The limits of research and importance of judgement

An effective research engagement is more than selecting the right methodology, structuring the questions correctly, and summarizing the data. The most critical aspects of a research effort are how the research team and other stakeholders interpret the data and the inferences made from it. The objective of conducting research is to narrow the cone of uncertainty in business decisions, not to create a survey or hold a focus group.

Research is an excellent tool for reducing risks by identifying potential blind spots and validating, or disproving, hypotheses about the marketplace. However, it is just a tool. And as with other data analysis tools, from reporting dashboards to AI, users of the data must step back and approach the interpretation of the data with context and judgement.

Unfortunately, research data, especially quantitative data, can temp users and readers to go down paths the research was never designed for. The following are three recommendations to keep in mind when reviewing and sharing data from a research engagement.

Avoid artificial precision

Attributing an artificial level of precision to a data point is a common in research. Businesses use surveys to gather and present data as metrics: Averages, scores, and percentages. This enables decision makers to create a quantitative profile of their markets and customer base.

When designed and executed well, a survey can accurately profile a market, gauge interest in new products, measure the health of the customer base, etc. However, due to their concrete nature of some metrics, users of the data can sometimes attribute more precision to a data point than is appropriate. This typically happens more with metrics around market share and budgets.

For example, few readers of a research report get hung up on the precision of a metric such as a 4.7 on a 7-point scale. They view it in terms of its relative rating in absolute terms and against other metrics. More importantly, they view it as an indicator of a market trend or perception. However, metrics around market share (32% use Vendor X) and budgets (the market would pay $7,381) have a magnetic pull for many readers. But these second two metrics have the same level of precision as the 4.7 on the 7-point scale. It is their connection to concrete, real world attributes, that make it easy for people to read more into the numbers than they should.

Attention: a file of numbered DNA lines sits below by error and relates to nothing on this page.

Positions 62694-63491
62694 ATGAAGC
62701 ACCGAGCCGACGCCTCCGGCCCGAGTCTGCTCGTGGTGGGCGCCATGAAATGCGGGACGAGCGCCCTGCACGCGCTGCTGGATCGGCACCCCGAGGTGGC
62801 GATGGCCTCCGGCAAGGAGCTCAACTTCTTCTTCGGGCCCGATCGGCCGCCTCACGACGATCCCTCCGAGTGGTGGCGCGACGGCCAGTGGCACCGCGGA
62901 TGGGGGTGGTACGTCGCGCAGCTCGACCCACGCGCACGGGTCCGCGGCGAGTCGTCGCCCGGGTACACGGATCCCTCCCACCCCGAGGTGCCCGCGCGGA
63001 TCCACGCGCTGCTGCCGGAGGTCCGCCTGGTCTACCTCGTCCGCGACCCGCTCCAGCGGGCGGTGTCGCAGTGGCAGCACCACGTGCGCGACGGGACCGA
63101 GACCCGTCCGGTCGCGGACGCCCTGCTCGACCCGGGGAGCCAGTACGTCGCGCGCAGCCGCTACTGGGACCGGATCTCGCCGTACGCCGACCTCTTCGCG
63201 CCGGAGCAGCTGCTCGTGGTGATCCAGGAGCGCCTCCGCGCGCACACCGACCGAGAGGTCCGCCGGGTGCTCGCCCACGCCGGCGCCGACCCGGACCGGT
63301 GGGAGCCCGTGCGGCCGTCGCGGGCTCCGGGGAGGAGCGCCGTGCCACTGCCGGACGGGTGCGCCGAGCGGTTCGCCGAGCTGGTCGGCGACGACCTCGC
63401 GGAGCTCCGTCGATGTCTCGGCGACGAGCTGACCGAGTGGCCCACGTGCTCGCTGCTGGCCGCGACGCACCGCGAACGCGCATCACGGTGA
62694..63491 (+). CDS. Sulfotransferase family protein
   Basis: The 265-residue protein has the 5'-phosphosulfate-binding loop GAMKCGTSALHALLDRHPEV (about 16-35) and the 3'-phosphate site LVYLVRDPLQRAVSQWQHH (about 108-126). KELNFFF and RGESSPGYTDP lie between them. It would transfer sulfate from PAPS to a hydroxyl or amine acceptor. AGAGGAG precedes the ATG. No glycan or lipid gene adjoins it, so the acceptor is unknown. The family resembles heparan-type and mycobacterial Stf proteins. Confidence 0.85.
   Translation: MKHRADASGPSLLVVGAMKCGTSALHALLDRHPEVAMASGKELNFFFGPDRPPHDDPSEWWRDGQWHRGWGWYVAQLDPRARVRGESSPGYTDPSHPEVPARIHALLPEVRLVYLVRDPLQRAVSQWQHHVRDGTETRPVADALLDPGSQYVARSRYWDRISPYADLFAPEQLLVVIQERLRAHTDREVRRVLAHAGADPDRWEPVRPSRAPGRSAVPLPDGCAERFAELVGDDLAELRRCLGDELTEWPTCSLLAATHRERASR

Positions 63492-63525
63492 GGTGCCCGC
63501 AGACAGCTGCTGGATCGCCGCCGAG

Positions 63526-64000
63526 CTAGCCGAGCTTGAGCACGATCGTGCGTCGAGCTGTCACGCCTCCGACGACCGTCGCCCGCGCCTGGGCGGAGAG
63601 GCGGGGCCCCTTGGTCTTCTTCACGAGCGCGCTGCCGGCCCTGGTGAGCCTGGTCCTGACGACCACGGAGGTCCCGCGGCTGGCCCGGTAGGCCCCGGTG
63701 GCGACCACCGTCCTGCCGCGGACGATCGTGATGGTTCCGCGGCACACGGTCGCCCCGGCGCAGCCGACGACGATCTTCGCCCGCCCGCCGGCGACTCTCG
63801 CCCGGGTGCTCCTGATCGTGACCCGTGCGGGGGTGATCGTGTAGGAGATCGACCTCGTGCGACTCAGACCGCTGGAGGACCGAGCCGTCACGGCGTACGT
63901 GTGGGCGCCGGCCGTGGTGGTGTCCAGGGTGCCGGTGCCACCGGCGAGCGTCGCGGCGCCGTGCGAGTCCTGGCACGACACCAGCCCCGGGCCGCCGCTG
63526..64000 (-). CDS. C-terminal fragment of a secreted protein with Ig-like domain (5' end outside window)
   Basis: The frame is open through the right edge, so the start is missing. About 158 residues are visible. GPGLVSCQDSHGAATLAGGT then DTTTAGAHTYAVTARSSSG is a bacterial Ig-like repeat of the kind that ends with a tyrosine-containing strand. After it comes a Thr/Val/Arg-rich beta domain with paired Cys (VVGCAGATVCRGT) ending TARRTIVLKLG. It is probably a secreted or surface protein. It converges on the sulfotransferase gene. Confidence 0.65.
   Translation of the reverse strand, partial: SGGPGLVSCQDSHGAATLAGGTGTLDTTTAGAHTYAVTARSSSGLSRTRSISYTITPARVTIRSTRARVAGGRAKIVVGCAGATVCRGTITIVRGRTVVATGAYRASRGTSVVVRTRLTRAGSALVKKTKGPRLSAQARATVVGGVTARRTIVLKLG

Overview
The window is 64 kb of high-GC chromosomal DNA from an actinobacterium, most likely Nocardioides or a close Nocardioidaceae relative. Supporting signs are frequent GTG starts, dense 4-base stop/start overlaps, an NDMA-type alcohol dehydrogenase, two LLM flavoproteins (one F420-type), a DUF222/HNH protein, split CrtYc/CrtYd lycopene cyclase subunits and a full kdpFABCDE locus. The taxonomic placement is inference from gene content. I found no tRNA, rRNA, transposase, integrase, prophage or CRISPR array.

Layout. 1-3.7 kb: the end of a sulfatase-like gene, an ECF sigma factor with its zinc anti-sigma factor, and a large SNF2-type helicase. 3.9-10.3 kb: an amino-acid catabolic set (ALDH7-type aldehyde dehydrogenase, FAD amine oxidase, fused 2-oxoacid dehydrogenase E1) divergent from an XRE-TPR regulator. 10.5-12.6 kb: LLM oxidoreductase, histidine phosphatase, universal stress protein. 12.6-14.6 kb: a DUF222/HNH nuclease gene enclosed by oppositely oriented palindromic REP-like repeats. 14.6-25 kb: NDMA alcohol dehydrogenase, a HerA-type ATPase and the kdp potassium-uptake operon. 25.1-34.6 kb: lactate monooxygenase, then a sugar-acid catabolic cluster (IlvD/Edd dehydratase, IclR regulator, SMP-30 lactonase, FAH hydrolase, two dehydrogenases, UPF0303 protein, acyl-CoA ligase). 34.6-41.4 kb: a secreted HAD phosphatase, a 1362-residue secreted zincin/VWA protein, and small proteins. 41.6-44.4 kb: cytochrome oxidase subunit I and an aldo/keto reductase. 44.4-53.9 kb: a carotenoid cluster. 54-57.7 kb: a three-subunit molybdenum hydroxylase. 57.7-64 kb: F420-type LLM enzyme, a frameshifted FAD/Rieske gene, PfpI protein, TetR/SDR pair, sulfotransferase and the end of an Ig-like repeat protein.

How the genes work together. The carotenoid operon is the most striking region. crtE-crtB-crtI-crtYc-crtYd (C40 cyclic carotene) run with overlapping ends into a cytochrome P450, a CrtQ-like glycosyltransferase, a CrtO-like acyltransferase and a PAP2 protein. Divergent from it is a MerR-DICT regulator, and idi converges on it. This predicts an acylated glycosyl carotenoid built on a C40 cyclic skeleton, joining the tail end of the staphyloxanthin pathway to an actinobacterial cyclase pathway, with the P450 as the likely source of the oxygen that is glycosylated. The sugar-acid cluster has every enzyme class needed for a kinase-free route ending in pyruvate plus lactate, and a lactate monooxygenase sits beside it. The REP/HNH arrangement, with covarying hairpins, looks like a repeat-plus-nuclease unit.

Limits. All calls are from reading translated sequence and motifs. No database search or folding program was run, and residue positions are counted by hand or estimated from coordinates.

There is also an inherent fuzziness to all survey data. This stems from a variety of factors ranging from the statistical confidence of the sample size to the nature of surveys that require respondents to answer some questions based on memory. Using a consumer example, off the top of your head you may know that your mortgage interest rate is around three and half points, but not specifically if it is 3.3 or 3.7.

In terms of practical business decisions, this level of variability usually has minimal impact on the data – especially in B2B research. However, the key take away is to remember that the data from a survey will always be directional in nature.

Watch out for the NPS effect